Speaking Topics

• Lessons Learned From a Lost Colon: Helping Patients See Their Illness With a New Perspective

Society of Gastrointestinal Nurses and Associates (SGNA), Seattle, Washington, May 2016

Lois speaking at SGNA 2016

What We Wish You Knew:  Navigating Ostomy Curves and Driving Through To Better Understanding

WOCN Society National Conference, Seattle, WA, presented with Joanna Burgess

In an “informal setting around a coffee table,” Lois and Joanna share with conference participants their individual stories of triumphing over Crohn's disease and bladder cancer and  how their lives are in many ways a bridge between the patient world and their connection with a larger community of ostomates and the medical world.  Both Lois and Joanna weave the two worlds together in an inspiring and informative way and share with participants the information they gathered from patients over a nine month period, and that patients want their nurses to know.

Embracing Life:  Great Comebacks From Ostomy Surgery

Portland, OR

Contrasting her life with Crohn's disease and how ostomy surgery gave her back everything the disease had taken away for 19 years—her life, Lois shares with her audience how different her life is post ostomy surgery, the lessons learned along the way.  Embracing life totally and freely becomes possible when a life altering event nearly takes it from us.  

Finding My Rhythm

WOCN Society, Regional Conference, Spokane, WA 

Bad things happen to good people.  That's a fact.  We need to ask ourselves what we can learn from the perceived negative experience, and instead, turning it around and seeing the situation as an opportunity to take our life in a different direction, walking new paths, and meeting others who will enrich our life and help us find a new and better rhythm.  Lois takes her audience through the dance routines of jitterbugging to American Bandstand, gradually faltering as an unknown illness entered her life, learning the side-step as the disease progressed, causing her to become proficient at “singing the blues,”until ostomy surgery many years later taught her a new step—embracing life!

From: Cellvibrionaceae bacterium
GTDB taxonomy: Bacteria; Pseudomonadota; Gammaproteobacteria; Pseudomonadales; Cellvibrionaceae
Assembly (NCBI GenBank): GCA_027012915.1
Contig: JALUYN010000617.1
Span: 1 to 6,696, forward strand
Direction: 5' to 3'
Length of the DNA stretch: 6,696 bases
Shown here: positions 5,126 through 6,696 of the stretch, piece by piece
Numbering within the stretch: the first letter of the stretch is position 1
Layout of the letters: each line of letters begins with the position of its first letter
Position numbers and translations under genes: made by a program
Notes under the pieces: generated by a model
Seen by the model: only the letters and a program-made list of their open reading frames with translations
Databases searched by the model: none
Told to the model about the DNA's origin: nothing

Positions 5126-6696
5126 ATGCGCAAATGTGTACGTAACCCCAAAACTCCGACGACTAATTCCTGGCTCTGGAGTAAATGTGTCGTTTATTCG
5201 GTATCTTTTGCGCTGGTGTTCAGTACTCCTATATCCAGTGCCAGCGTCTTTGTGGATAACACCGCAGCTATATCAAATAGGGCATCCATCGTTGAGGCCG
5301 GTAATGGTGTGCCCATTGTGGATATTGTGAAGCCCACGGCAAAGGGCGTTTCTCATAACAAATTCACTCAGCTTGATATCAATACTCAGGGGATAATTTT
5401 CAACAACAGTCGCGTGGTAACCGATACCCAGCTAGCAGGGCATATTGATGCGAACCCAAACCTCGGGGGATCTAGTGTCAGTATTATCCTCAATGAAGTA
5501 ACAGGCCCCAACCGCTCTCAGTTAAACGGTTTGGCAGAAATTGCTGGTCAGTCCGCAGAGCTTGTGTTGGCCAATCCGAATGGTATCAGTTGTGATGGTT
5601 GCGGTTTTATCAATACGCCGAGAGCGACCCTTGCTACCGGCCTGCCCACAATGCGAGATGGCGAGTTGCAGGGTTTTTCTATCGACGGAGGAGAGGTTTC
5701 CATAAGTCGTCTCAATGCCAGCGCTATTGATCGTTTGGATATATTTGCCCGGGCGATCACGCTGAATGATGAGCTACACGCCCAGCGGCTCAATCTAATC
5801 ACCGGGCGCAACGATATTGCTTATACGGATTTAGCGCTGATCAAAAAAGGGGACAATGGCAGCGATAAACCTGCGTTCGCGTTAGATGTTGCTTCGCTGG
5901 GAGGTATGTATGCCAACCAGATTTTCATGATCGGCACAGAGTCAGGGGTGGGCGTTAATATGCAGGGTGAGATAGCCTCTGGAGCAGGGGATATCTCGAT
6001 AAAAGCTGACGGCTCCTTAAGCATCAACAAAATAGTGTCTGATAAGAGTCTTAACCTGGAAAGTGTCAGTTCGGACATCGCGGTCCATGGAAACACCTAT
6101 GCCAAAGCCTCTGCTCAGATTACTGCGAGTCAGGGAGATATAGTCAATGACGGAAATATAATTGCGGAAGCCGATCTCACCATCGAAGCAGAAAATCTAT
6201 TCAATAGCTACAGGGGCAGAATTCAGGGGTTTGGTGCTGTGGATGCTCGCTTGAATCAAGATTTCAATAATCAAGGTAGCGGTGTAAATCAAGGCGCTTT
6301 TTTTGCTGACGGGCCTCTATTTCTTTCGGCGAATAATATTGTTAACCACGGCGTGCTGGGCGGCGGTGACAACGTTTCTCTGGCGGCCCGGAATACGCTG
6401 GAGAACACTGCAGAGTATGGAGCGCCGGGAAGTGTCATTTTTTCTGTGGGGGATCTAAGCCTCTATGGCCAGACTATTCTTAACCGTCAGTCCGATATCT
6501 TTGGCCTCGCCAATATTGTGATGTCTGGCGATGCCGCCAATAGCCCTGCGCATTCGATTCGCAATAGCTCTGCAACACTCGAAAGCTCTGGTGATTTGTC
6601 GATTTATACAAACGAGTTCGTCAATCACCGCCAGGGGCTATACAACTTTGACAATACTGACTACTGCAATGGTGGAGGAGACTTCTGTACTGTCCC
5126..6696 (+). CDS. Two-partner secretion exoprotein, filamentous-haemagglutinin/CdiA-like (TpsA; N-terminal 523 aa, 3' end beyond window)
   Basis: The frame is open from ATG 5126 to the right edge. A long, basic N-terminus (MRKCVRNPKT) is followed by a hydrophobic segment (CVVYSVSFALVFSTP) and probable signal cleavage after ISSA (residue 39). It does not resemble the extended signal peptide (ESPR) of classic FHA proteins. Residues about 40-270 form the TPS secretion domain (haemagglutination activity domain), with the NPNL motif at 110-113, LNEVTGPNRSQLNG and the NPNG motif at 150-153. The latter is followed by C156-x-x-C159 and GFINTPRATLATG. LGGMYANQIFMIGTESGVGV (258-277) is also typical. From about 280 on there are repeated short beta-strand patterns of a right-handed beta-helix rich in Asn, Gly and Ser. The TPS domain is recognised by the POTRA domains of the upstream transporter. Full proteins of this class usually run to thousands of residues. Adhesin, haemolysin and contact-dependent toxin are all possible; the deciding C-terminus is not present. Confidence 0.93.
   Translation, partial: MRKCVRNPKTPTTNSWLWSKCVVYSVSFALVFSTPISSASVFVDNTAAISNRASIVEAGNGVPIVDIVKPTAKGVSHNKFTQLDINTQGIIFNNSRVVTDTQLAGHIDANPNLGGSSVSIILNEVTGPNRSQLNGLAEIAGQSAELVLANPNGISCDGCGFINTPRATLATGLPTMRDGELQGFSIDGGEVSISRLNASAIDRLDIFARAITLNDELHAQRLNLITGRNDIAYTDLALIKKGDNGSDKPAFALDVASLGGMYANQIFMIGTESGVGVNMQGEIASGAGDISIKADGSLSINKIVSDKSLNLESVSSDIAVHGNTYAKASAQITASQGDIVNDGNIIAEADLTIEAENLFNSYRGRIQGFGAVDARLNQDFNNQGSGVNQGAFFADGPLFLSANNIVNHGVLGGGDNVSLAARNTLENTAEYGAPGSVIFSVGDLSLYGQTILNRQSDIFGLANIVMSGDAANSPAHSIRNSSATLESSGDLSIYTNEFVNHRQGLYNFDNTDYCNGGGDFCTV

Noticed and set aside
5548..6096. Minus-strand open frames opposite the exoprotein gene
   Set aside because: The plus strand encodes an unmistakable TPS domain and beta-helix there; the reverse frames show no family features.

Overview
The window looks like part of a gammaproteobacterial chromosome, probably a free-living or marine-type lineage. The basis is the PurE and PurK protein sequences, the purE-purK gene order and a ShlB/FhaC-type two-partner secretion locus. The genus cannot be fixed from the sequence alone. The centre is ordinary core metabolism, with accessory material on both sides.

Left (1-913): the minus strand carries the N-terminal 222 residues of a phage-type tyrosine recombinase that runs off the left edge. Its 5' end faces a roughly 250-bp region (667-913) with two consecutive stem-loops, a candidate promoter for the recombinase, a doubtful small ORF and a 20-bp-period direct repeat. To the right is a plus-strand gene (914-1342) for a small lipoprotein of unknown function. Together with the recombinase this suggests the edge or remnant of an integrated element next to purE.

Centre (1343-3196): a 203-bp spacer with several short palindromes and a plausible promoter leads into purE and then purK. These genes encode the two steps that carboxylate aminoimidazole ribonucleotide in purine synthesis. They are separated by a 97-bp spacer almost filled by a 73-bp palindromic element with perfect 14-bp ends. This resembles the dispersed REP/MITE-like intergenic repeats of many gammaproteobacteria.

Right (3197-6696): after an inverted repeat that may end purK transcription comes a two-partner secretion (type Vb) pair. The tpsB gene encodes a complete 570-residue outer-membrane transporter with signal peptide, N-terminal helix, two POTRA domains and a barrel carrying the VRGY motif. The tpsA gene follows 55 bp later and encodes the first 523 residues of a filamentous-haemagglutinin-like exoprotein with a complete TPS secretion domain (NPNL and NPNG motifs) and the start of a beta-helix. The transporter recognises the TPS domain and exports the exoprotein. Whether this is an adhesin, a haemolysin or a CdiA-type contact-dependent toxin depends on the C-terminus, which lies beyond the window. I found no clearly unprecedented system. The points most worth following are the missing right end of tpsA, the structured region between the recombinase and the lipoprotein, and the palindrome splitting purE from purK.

The Four Toughest Words: You Have Crohn's Disease

Presented multiple times to medical and nursing students at universities in Western Washington and Denver, CO

Lois shares with  medical and nursing students what it was like physically, emotionally, and psychologically what it was like being misdiagnosed as a young teen for nearly two years until age 17, when she collapsed, rushed to the hospital for what was thought to be appendicitis, and weighed 62 pounds.  After two bowel resection surgeries eight years apart, and spending another two years in denial about the state of her health, Lois consented to have her diseased colon and rectum removed, resulting in a permanent ileostomy.  She shares with students the fears she had around ostomy surgery and why there is such a negative perception surrounding this life saving, quality of life enhancing operation.  Students are given the opportunity to ask Lois questions-and nothing is considered too personal.  Through sharing her story, Lois hopes students have a better understanding of what they need to be listening for when they will be treating patients, how to help their patients and the need to see their patient as a whole person and how disease can effect their quality of life.  

© Lois Fink 2019